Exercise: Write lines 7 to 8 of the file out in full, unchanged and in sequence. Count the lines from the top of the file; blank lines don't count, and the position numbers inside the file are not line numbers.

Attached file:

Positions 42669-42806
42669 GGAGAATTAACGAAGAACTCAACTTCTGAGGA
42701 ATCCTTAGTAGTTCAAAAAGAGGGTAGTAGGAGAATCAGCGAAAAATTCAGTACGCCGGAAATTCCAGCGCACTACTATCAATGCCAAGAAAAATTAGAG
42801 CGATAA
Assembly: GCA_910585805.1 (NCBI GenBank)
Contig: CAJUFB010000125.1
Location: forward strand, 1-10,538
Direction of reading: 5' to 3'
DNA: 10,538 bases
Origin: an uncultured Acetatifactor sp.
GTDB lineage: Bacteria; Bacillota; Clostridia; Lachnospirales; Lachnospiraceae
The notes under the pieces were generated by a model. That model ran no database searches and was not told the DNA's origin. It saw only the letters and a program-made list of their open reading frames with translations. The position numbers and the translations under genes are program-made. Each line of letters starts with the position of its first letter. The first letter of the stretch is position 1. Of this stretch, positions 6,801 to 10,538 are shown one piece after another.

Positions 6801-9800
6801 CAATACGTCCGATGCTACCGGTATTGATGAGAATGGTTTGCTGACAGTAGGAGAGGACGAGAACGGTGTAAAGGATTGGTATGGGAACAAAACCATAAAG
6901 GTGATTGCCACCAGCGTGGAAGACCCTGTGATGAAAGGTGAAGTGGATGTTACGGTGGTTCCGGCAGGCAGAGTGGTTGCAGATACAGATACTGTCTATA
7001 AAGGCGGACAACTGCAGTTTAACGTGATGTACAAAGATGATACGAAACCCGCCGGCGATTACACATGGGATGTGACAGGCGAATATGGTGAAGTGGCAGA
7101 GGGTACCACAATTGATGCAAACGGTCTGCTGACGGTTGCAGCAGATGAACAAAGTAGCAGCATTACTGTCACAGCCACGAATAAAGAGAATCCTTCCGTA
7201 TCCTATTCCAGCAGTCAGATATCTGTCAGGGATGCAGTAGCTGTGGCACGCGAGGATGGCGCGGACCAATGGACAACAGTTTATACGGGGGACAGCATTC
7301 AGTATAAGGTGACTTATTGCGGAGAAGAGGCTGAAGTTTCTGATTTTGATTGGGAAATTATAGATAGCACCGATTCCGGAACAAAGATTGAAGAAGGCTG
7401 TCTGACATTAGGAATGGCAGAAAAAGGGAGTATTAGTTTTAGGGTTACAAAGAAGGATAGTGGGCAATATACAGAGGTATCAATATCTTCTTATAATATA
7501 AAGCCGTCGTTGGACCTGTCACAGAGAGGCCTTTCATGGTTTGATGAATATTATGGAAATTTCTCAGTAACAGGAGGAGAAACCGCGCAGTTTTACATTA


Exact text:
Location: forward strand, 1-10,538
Direction of reading: 5' to 3'